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We have been in various stages of lockdown since early March. Many companies were forced to shut down while others were deemed essential and allowed, or even required, to remain open. During this time, I have spoken with a number of company leaders about how they are managing in these difficult times.
At first, I asked out of concern and curiosity. But when I realized that each of the companies had its own story, I decided to do a series of short interviews on how companies are managing during this pandemic.
Here, I spoke with my friend Frank Bowman, president of Niche Electronics in Shippensburg, Pennsylvania, and QCMS in Sarasota, Florida.
Dan Beaulieu: Frank, I know you are very busy these days. Thanks for taking the time to talk to me.
Frank Bowman: Not a problem. I’m always happy to talk about my companies.
Beaulieu: To review, tell us a little bit about Niche Electronics.
Bowman: We are an EMS provider of printed circuit assemblies, including functional test and final enclosure assembly. We have two locations: Niche Electronics and QCMS. We help our customers bring their products to life. We consider ourselves a complete solutions provider, helping our customers by building their products to the highest standards possible.
Beaulieu: Both of your shops have been running at full capacity with no sign of letdown. How have you managed to do that? And how are you coping with COVID-19?
Bowman: Education is key. We are fortunate to have a lot of smart people working under our equity umbrella. We seek guidance from state and federal professionals to tighten financial oversight. It’s about understanding the impact on supply chain and customer forecasting, which allows us to make decisions in our customers’ best interest. We have been working even more closely with our customers and our own suppliers to ensure we are well-informed at all times.
Beaulieu: How do you keep everyone safe?
Bowman: We have followed the rules, listened to the officials and the doctors, and followed their instructions to a T. We are doing exactly what they recommend: aggressive cleaning, wearing masks, and atomizing disinfectant throughout our facilities to ensure we are doing everything we can to protect our valuable employees. Like all good companies, we consider our employees to be our greatest asset; they are like family, and we are doing everything we can do protect our work family.
Beaulieu: I know that one of the challenges you face is managing two facilities, which means that you split your time between Pennsylvania and Florida. How have you handled that challenge?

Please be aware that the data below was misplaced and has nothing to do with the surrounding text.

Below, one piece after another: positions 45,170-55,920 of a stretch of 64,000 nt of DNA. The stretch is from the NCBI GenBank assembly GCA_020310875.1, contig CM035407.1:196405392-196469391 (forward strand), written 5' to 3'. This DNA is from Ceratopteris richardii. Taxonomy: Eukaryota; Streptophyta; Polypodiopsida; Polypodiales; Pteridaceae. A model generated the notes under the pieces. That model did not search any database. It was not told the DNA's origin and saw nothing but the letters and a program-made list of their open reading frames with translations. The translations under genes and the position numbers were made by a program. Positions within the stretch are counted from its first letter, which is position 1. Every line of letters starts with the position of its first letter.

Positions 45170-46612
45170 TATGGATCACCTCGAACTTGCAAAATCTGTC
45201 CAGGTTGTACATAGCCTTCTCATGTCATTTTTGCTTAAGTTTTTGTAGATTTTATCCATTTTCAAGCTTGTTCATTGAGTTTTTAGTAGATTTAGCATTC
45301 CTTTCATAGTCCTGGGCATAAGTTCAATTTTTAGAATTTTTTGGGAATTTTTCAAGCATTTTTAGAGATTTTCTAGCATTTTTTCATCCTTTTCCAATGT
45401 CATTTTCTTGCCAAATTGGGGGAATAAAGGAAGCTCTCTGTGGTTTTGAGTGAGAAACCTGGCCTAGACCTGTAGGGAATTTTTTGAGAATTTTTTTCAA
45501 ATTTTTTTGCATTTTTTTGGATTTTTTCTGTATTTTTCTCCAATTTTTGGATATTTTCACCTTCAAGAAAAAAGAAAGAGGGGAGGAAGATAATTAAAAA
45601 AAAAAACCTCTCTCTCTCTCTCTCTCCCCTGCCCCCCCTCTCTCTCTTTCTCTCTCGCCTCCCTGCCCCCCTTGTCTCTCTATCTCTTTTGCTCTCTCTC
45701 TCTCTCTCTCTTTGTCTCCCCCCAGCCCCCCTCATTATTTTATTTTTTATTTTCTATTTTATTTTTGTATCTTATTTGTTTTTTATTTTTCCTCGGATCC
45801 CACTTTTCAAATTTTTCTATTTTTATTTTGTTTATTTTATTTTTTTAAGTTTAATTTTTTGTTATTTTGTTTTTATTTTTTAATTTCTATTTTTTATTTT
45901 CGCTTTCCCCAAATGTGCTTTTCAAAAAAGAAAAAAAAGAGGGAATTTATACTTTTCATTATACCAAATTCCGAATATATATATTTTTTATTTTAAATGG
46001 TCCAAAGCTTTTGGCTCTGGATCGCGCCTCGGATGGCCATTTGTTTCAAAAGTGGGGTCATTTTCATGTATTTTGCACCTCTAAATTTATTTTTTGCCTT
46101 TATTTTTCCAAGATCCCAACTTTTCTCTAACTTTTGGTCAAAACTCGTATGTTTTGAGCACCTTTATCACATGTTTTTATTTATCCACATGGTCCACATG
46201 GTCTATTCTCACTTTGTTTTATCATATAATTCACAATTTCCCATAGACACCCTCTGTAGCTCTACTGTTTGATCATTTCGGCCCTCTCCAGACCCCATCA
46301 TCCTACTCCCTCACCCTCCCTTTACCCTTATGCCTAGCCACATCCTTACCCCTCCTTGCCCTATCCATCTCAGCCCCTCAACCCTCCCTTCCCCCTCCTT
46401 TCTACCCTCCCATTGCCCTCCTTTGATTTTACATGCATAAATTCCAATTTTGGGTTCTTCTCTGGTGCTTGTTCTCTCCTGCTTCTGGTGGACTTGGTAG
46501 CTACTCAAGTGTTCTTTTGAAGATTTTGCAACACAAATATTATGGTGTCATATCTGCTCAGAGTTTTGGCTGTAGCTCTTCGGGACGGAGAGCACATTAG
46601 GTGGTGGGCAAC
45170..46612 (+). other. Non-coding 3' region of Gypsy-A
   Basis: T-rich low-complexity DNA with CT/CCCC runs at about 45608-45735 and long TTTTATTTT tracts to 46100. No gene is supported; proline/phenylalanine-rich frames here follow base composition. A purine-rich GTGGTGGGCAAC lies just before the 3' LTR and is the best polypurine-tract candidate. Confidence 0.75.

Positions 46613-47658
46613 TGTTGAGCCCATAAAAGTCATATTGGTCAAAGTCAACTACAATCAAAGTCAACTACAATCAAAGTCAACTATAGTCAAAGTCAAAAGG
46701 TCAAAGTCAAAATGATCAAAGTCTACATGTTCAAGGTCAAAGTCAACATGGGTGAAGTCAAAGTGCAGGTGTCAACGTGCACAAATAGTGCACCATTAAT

Bowman: I just started traveling again in June. It’s nice to see our teams in person, even though we have been staying close and working well together virtually.
Beaulieu: What is travel like these days?
Bowman: Travel is fine. I’m fortunate to use a few smaller airports that support most of my travel requirements, which helps to minimize my exposure. We can’t control the virus, but we can control how we handle it.
Beaulieu: How is your business going? Have you been up or down during these times?
Bowman: Both of our businesses are doing very well, and both have strong backlogs. We are very busy, which is something to be grateful for.
Beaulieu: What do you attribute this to?
Bowman: Our team is stronger than ever. I have to say that everyone has handled this adversity with professionalism and class. Staying positive and solutions-oriented is what our customers need from us.
Beaulieu: What do you think doing business will be like when this passes on?
Bowman: I believe we are stronger now than we have ever been. First, we all went through this together, which has had a galvanizing effect. Second, we are solutions-driven, so we are always finding solutions to handle our challenges. We have adapted, whether that’s using video conferencing, adding additional strategic partners, or maintaining flexibility in our business model. We will always find a way.
Beaulieu: Are you developing new strategies to cope with what business will be like?
Bowman: We will continue to listen to our customers, monitor our performance, and make changes, if necessary.
Beaulieu: This pandemic has opened our national eyes to our dependency on Asia, especially China. What are your thoughts on that? Do you think there is validity to the theory that we will be bringing more business home in what is being called “onshoring?”
Bowman: I am hopeful. I think the relevance to national security is a no-brainer. The pandemic has given us a platform to have a conversation with our customers. We have to consider the dangers of letting others build everything for us, as well as the advantages of building more products domestically.
Beaulieu: Frank, thank you for talking with me today, as well as your candor on these topics. I compliment you on successfully steering your company through these troubled waters. Congratulations.
Bowman: Thanks, Dan. It’s always a pleasure to talk to you.
Stay tuned for more “Coping With COVID-19” interviews coming soon.